Wifi Won’t Reconnect? You Need To Reset Your Network Adapter

OK, I feel like I’ve possibly lost some of you there – but don’t worry, all will become clear.  A common problem that arises with wireless networking (wifi) that many of us now use at home to connect to the Internet is sometimes the connection drops – usually at the most inconvenient time.  Like the time you just clicked the big ‘Pay’ button and you’re wondering if the request made it through in time.

You reconnect and away you go again… or do you?  Well not always.  Sometimes despite seeing the network you want to connect to in your list of available networks it just totally refuses to connect, takes an age before saying the network isn’t available or just down right refuses with some sort of cryptic error message.

You could restart your computer – but you’re halfway through doing something and you really don’t want to lose all your open windows and webpages.  Well fear not, there’s another way – and it’s pretty simple.

Resetting Your Network Adapter

Look for the little networking icon next to your clock in the taskbar.  It could look something like this:

wireless-icon-taskbar

Then click ‘Open Network and Sharing Centre’

In the window that then opens you should notice a menu on the left hand side.  From this menu, you need to click on the ‘Change adapter settings’:

You will then have a list of Network Connections shown to you in a new window – similar to below:

You may have more, less or the same number of connections – that part isn’t important.  The important thing is to select the connection that you’re currently having problems with – most likely, simply called, ‘Wi-Fi’.  Handy, right?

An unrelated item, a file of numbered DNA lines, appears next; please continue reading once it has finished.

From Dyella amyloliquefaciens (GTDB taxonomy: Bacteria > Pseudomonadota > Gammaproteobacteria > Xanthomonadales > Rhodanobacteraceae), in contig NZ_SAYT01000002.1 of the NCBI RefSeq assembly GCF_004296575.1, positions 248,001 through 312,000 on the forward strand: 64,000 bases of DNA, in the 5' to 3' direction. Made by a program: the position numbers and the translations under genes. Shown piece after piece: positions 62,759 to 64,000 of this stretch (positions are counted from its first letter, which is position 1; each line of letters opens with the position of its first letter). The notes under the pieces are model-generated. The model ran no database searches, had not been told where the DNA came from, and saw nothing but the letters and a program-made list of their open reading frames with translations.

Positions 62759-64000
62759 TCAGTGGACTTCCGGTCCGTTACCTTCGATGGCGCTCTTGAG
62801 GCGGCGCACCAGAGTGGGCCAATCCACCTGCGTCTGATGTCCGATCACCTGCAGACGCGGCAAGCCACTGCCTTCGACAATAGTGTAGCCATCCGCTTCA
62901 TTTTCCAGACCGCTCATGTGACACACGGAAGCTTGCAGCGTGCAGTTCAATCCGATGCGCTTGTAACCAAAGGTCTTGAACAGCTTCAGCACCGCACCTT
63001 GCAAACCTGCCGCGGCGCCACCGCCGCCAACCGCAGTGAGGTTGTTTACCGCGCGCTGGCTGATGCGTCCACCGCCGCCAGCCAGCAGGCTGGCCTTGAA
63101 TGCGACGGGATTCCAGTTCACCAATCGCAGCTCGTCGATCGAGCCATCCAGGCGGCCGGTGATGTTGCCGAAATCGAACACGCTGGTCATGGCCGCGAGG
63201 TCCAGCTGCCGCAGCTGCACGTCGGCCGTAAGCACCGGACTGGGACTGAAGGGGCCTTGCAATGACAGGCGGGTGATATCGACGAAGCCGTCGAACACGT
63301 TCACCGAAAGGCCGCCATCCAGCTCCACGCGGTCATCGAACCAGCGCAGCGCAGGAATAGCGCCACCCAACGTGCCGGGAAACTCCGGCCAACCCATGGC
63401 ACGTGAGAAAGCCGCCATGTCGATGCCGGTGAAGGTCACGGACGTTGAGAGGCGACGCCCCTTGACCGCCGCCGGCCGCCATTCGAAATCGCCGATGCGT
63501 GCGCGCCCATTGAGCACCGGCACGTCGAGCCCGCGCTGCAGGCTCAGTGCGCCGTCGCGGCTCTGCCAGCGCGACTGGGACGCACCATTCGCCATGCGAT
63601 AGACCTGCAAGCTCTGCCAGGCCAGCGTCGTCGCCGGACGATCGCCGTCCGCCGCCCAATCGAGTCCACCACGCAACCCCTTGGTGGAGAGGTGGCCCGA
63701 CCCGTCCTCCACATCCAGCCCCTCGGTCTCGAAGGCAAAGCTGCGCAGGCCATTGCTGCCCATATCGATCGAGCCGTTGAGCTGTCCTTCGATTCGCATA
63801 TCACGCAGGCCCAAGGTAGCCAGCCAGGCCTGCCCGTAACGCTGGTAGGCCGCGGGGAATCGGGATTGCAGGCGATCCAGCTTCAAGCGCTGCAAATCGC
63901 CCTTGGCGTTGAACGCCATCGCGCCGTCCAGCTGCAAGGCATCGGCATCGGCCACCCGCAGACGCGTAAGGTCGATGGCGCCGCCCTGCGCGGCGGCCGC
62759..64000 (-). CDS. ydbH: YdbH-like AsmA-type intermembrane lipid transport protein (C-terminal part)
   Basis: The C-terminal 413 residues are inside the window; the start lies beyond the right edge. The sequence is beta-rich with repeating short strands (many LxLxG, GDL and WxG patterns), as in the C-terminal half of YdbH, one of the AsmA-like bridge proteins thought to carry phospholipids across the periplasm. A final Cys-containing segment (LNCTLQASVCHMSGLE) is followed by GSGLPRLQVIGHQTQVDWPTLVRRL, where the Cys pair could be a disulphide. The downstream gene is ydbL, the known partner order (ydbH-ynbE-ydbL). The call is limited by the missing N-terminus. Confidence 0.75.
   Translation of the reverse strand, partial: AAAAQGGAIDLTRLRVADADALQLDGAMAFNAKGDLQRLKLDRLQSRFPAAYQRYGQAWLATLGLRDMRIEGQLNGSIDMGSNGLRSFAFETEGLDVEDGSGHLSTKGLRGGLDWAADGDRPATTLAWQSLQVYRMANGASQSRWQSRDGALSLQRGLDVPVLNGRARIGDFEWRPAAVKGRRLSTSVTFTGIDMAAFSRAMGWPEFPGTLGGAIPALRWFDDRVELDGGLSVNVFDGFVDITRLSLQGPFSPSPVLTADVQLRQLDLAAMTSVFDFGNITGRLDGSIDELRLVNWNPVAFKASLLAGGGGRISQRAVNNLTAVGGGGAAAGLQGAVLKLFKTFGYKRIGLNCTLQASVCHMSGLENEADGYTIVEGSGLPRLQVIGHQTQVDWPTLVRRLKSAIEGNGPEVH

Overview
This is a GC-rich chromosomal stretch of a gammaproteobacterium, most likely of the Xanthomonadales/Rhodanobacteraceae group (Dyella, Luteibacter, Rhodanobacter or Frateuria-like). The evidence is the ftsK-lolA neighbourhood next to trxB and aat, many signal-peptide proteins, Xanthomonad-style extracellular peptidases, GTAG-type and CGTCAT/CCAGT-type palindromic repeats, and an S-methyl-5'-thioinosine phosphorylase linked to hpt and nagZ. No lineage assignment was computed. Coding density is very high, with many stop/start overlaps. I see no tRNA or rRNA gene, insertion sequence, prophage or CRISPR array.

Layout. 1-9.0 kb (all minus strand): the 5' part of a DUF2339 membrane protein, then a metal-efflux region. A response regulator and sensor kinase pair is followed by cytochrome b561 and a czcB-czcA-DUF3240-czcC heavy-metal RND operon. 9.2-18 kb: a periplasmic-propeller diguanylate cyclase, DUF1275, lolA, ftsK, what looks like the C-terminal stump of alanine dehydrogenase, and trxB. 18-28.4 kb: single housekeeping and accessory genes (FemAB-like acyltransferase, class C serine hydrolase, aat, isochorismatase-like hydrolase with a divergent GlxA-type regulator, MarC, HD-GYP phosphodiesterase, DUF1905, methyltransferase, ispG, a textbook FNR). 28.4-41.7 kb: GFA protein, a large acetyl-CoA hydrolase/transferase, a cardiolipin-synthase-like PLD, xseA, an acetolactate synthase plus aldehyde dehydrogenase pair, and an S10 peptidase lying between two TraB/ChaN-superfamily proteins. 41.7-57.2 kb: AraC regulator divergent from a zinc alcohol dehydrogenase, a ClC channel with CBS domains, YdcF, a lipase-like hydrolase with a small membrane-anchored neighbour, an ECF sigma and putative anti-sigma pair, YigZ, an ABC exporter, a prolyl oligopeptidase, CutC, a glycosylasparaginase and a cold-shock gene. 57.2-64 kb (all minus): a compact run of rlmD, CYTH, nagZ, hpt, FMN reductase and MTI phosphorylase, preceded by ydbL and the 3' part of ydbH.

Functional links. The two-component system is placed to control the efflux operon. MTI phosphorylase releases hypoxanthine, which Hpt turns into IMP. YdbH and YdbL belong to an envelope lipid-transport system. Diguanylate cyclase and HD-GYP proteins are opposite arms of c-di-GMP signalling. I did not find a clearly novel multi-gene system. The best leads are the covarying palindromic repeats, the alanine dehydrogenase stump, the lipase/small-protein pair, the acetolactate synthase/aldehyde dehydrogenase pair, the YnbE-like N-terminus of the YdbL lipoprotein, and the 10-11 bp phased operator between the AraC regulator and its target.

Right click on the connection/adapter that you’re using a click on ‘Disable’:

You should then notice that the network connection/adapter is shown as disabled (ignore the fact that ‘Ethernet’ is pictured below – the process is the same):

Wait a few seconds – to allow the whole ‘disabling network adapter’ process to complete and then right click on the connection again and this time, you’ll see that ‘Disable’ has been replaced with ‘Enable’ – click this:

Congratulations!  You’ve reset your network adapter – which should, the majority of the time, resolve any temporary connection issues you’re experiencing and save you having to restart your computer.

PS.  If you’re not sure which network adapter you’re currently using, there isn’t any harm in disabling them all and re-enabling them one-by-one (or all) – it just takes you more time the first time until you figure out which one it is!

Any questions or if you encounter any problems, let me know in the comments below.